Some time ago, as part of my requirements for my MFA program, I had to construct a critical paper that focused on an aspect of the craft of fiction. I chose to do a critical analysis of the 100 best lines in novels, as comprised by the American Book Review. It’s a list that’s been around since 2006, and one often referred back to. The next few weeks posts will be excerpts from that critical paper, in which I isolate different aspects of what makes a great first line. Enjoy.
Charlie set his mug of black coffee on the desk next to the dusty keyboard. He ran his hands through his thick black hair and stared at the empty Microsoft Word document in front of him. The cursor winked at him mockingly, as if it knew how to start the story better than he did. And right now, Charlie thought it might.
Sound familiar? As writers we struggle with beginnings. More often than not, our opening page will undergo multiple reconstructive surgeries. We type, delete, repeat. We think something is wrong with us, or something is wrong with the story. Maybe we’re right. What we can’t express, though we feel it, is that there’s something wrong with the first line. The opening sentence, more than any other, sets a tone for the following prose; a tone that, ideally, will run through the remainder of the story.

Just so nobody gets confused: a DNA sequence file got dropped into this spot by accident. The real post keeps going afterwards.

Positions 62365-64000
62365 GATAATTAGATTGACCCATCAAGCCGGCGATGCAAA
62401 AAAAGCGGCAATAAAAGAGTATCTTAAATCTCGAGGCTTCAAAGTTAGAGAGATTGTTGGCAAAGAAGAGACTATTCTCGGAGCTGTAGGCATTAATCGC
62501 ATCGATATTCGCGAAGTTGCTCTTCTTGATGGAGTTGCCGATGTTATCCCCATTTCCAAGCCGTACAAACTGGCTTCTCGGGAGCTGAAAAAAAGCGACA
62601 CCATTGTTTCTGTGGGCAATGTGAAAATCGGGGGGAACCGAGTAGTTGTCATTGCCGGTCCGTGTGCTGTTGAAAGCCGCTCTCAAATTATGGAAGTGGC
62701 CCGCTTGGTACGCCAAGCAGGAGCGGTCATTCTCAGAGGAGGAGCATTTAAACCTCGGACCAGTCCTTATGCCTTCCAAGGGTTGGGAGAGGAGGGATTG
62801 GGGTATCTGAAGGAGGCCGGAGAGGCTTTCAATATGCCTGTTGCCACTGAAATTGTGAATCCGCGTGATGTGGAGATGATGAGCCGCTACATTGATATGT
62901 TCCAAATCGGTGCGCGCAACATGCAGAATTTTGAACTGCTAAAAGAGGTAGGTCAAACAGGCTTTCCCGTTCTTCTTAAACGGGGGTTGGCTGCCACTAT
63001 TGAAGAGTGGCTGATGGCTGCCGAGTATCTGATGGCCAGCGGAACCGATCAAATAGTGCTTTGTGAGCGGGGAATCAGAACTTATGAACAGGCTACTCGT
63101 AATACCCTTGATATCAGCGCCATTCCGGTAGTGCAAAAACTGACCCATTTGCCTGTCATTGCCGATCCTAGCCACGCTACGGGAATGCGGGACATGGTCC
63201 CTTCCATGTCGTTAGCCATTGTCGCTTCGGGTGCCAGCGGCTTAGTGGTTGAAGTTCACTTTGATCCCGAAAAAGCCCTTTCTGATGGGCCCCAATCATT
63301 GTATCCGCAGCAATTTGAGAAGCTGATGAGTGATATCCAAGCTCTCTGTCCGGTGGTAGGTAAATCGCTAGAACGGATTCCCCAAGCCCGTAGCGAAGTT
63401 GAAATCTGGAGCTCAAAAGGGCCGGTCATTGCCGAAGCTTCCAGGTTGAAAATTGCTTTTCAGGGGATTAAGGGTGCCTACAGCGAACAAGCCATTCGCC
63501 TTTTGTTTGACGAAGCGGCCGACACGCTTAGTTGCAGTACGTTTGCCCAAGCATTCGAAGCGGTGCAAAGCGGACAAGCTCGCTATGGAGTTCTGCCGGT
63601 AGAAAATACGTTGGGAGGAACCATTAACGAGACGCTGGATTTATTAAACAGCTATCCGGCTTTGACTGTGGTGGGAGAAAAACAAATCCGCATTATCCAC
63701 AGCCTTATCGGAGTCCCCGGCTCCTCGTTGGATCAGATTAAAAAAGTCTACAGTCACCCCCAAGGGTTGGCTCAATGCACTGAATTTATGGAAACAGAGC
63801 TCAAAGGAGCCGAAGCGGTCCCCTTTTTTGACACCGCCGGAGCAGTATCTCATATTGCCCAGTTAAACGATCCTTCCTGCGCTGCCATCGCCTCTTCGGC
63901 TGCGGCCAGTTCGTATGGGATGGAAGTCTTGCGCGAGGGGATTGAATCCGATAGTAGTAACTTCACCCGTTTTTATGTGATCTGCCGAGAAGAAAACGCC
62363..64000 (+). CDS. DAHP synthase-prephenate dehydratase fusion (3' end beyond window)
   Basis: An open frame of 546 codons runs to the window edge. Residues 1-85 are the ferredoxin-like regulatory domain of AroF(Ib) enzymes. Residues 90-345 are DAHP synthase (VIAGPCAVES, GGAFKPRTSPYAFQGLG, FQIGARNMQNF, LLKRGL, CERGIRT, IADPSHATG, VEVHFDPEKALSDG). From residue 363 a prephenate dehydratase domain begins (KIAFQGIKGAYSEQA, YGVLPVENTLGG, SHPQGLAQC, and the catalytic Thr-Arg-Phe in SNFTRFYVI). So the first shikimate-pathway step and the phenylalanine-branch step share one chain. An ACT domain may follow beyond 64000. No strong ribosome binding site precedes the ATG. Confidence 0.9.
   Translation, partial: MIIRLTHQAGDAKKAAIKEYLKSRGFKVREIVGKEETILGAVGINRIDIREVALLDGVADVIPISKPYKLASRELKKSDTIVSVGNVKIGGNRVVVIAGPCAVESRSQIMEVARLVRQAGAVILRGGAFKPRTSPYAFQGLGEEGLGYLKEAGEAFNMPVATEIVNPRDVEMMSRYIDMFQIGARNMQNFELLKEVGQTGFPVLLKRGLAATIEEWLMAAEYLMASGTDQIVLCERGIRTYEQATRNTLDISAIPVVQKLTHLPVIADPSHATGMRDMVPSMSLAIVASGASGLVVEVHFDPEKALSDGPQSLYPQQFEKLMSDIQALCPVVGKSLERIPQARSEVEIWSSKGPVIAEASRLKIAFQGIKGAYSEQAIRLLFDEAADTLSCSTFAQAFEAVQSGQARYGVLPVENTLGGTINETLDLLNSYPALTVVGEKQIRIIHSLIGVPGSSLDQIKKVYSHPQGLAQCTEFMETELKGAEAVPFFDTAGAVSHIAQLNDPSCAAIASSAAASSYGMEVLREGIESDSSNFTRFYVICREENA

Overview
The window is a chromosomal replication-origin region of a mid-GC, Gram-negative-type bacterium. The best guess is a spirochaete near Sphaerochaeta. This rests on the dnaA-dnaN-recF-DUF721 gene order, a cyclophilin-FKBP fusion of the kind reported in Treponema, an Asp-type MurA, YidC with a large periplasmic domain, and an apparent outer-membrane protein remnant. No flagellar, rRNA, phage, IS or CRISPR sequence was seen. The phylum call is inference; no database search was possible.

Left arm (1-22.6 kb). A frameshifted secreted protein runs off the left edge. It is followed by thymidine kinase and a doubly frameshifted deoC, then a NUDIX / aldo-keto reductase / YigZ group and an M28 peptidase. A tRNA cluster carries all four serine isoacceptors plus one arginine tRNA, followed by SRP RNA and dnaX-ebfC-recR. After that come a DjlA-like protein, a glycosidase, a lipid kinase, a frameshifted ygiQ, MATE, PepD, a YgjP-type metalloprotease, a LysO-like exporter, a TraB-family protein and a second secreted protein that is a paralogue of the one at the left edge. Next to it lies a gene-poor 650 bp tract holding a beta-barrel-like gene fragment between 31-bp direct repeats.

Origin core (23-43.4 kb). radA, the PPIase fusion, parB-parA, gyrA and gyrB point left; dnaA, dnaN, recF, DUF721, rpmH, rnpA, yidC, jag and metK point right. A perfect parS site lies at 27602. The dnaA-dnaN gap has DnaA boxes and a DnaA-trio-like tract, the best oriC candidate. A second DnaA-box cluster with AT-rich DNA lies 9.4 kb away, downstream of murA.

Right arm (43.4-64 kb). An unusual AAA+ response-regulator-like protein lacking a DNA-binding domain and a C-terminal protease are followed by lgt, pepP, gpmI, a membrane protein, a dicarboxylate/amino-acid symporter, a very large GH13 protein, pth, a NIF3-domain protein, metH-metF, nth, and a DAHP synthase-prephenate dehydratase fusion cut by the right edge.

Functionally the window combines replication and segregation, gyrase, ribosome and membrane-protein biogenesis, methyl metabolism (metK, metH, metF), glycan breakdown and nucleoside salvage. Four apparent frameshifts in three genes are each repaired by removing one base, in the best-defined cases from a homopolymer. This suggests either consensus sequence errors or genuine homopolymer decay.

But how does one craft this first line effectively? Editors, agents, and creative writing faculty have given suggestion like establishing conflict or character, beginning with something unexpected and surprising, painting a vivid setting or establishing a strong voice, and leading with dialogue. How accurate are these suggestions? Why are some lines remembered for years, decades, even centuries, while countless others never garner public interest in any capacity? To help answer the question, we can look at a list of the 100 best lines from novels as compiled by the American Book Review. When we look at these closely, we can see how many of these suggestions are followed, and how successful they are according to the list. The trends and similarities between lines will give us an insight into what readers respond to and remember most. Considering these similarities (conflict, character, surprises, setting, voice, and dialogue) will benefit novelists as they begin or revise their own long fiction.